It’s an exhaustive process and not one to be undertaken hastily or lightly. And it can be and perhaps should be a constant process. Nobody knows when a change may be needed and to suddenly and quickly have to make a key change without having such a procedure in place can prove dangerous and, in this day and age extremely expensive if it goes pear-shaped.

In much the same way as good managers and Directors of Football have a scouting system for players, there should, to my mind, be exactly the same research and scouting system for coaches and potential managers.

Football is way too expensive and dangerous a business these days to make hasty appointments of the flavour of the day, the first out of work name that springs to mind, or to leave things to chance and hope for the best.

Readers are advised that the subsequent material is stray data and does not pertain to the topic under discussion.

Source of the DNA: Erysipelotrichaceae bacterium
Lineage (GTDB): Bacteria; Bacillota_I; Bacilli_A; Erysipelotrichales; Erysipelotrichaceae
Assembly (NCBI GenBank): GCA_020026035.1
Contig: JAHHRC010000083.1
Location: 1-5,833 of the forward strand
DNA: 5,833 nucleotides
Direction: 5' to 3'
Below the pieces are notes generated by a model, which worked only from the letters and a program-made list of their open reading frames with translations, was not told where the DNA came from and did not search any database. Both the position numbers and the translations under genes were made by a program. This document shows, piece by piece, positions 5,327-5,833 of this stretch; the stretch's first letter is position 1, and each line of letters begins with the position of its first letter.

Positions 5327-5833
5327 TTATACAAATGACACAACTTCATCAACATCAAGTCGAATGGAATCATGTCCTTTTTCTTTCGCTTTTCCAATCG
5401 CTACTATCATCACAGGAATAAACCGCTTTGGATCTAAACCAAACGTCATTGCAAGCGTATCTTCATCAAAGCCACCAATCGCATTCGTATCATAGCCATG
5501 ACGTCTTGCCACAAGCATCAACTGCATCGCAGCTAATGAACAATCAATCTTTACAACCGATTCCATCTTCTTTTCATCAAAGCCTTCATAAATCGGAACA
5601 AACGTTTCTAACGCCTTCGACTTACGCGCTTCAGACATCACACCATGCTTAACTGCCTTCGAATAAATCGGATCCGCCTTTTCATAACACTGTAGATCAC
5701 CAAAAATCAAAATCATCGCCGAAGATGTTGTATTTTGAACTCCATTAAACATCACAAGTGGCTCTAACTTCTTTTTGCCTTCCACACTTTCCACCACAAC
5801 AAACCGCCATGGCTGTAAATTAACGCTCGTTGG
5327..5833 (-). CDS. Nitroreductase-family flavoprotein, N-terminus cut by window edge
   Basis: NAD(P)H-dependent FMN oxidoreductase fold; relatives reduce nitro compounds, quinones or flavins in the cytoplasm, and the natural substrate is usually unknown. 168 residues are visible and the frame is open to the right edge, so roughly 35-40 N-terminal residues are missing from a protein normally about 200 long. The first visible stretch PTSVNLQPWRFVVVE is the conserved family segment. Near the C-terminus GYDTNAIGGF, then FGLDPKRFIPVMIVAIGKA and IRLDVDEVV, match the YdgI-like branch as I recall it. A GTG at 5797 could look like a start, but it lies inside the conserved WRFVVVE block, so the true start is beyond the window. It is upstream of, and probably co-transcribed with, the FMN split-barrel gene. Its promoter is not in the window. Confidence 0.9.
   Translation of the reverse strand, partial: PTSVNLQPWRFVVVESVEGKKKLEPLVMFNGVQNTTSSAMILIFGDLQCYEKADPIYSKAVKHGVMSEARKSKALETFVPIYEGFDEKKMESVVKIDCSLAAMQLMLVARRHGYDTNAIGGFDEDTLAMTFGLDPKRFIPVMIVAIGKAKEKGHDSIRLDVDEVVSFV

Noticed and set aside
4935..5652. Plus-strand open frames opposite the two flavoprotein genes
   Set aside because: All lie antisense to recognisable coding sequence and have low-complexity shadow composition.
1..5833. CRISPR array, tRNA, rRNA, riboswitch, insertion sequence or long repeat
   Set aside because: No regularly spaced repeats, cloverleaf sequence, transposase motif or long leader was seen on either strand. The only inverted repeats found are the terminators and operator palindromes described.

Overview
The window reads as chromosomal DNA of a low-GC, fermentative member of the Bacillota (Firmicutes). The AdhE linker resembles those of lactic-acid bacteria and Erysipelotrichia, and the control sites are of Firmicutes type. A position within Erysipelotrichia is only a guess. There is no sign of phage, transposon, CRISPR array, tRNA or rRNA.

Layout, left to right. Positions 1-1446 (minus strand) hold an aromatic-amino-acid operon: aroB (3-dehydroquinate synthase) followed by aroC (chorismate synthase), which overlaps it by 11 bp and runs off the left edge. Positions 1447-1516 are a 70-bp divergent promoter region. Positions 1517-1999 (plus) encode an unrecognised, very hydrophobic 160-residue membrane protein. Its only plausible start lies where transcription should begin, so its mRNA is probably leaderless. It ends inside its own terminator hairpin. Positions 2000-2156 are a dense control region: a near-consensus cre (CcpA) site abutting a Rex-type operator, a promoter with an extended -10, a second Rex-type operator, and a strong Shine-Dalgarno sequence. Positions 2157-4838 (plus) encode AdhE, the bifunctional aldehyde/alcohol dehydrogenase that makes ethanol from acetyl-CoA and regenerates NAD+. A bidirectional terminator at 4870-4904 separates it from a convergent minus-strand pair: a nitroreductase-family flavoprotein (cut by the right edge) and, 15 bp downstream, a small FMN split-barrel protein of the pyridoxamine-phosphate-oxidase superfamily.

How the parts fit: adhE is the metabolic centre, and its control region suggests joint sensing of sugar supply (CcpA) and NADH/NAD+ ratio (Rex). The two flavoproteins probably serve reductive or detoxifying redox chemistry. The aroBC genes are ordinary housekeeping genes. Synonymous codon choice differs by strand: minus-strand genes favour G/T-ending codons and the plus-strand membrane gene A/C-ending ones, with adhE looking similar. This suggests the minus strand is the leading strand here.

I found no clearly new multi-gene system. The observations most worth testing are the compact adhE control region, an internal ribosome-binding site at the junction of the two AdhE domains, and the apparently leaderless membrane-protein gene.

If we were to be in any way critical of where Everton are at present, we could suggest that the appointment of Ronald Koeman was made largely on his undoubtedly stellar playing career in Holland and Spain and for the Dutch national team. His previous managerial stints particularly with PSV Eindhoven, Valencia, AZ Alkmaar, Feyenoord and Southampton were at best functional.

The appointment of Sam Allardyce in the wake of Koemans’ demise was a safety-first, guarantee us Premier League survival move and whilst Allardyce achieved what was asked of him, he did so with a total lack of ambition to do more, lack of charm, disregard for the supporters, lack of grace and an appalling style of football completely alien to the traditions of Everton Football Club. Twelve months on, his tenure as manager of Everton remains regarded as an indelible stain on our history.